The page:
"Academic preoccupation with New Gourna Village has tended to overshadow the fact that several other community projects of various size and complexity followed after it, refining the lessons learned in that experience. Lulu'at al Sahara or, 'the Pearl of the Sahara', which was built a year after the construction of New Gourna was stopped, is perhaps one of the least recognized of all of these, located on a side road some distance outside Cairo on the Agricultural estate of Hafez Afifi Pasha. Originally conceived as a group of support buildings to serve the sizeable number of labourers and their families who were working on the estate, the community facilities that were designed by Fathy consist of housing and a mosque-madrasa that were intended to augment other structures already existing on the farm. For the housing component, six units are joined together by party walls and grouped around a common interior courtyard. This court, in turn, is only accessible at the corners in order to ensure the privacy of the residents within. Each of the houses is also planned around a smaller, irregularly formed inner court, with a long, diagonal stairway running along one wall up to two connected but ingeniously separate rooms above that interlock to face in opposite directions.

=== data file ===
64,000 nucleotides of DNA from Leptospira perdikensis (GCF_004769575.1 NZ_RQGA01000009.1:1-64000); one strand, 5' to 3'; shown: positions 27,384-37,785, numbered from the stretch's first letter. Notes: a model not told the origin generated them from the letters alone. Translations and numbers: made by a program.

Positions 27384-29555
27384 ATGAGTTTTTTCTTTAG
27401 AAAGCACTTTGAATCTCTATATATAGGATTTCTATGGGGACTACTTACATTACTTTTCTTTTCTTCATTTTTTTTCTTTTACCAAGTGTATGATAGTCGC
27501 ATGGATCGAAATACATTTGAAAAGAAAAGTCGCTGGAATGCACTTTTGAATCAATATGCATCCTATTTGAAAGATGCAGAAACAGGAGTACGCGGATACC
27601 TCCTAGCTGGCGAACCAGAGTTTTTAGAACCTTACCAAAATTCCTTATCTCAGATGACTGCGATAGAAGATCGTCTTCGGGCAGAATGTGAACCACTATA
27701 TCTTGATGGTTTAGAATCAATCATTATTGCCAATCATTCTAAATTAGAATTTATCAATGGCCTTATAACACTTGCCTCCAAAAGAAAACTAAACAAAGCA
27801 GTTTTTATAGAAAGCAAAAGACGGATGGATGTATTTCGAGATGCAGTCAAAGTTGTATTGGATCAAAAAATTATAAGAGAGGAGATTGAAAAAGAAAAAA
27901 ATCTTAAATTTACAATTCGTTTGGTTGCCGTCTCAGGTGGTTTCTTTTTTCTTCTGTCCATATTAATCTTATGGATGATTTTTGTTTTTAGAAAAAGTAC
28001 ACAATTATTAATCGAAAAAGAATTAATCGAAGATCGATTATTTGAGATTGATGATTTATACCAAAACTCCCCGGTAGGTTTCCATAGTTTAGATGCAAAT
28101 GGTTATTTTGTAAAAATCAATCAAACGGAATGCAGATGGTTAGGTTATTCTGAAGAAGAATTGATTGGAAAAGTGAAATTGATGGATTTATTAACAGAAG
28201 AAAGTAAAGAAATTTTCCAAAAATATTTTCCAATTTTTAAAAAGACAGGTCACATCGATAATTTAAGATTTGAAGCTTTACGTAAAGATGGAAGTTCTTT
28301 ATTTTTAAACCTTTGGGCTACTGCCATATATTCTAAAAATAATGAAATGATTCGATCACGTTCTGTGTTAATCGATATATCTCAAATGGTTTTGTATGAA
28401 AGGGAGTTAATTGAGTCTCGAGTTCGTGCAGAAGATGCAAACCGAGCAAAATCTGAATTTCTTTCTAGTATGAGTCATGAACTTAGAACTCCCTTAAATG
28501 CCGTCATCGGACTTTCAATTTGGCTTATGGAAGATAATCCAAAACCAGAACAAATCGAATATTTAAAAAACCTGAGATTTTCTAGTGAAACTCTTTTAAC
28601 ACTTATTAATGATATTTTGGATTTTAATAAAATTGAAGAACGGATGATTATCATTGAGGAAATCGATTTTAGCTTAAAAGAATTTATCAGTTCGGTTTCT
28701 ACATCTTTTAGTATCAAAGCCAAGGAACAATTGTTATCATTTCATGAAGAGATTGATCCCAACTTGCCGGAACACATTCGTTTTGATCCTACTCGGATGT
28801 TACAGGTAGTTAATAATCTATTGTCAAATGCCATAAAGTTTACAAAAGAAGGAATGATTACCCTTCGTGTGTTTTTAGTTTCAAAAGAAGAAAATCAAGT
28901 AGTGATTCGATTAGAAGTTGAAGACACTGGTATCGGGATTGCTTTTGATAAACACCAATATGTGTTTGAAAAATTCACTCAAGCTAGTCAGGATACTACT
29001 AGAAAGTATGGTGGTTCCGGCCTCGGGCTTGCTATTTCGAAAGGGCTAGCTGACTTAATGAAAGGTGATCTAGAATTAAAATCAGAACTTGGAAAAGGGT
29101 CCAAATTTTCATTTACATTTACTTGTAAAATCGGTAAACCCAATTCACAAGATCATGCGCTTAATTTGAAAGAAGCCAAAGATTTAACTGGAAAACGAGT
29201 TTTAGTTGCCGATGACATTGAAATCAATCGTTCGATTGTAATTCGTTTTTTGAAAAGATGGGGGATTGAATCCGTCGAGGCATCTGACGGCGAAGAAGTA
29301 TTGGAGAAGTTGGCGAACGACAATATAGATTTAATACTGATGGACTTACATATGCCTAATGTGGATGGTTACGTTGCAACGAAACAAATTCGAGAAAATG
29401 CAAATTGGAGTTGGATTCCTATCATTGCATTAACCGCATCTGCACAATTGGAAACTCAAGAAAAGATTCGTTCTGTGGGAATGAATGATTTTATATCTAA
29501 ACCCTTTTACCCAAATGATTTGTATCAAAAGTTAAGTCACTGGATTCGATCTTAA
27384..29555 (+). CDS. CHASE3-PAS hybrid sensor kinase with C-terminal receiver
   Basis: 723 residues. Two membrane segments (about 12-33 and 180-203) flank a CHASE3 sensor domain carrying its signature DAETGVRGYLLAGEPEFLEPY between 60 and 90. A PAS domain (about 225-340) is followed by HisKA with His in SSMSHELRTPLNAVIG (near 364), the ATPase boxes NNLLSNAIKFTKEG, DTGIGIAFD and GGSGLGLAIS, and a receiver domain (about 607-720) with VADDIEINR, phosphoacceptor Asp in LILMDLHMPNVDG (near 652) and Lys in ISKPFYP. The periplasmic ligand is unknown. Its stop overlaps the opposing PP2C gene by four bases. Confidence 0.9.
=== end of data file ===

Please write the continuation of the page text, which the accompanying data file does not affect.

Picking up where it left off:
A guesthouse was also provided at the most remote corner of the cluster to be used by any of the families in the group who happened to have a visitor, or who had need of extra space during ceremonial celebrations. The community mosque and madrasa that Fathy designed for Hafez Afifi Pasha is a gem, and is kept respectfully pristine by its users. The drawings of this building that have been preserved document a design evolution related primarily to the location of the madrasa, and showing how a static axial position is changed to achieve a more dynamic, longitudinal relationship between the school and the mosque."
Steele, James. 1989. The Hassan Fathy Collection. A Catalogue of Visual Documents at the Aga Khan Award for Architecture. Bern, Switzerland: The Aga Khan Trust for Culture. 20-21.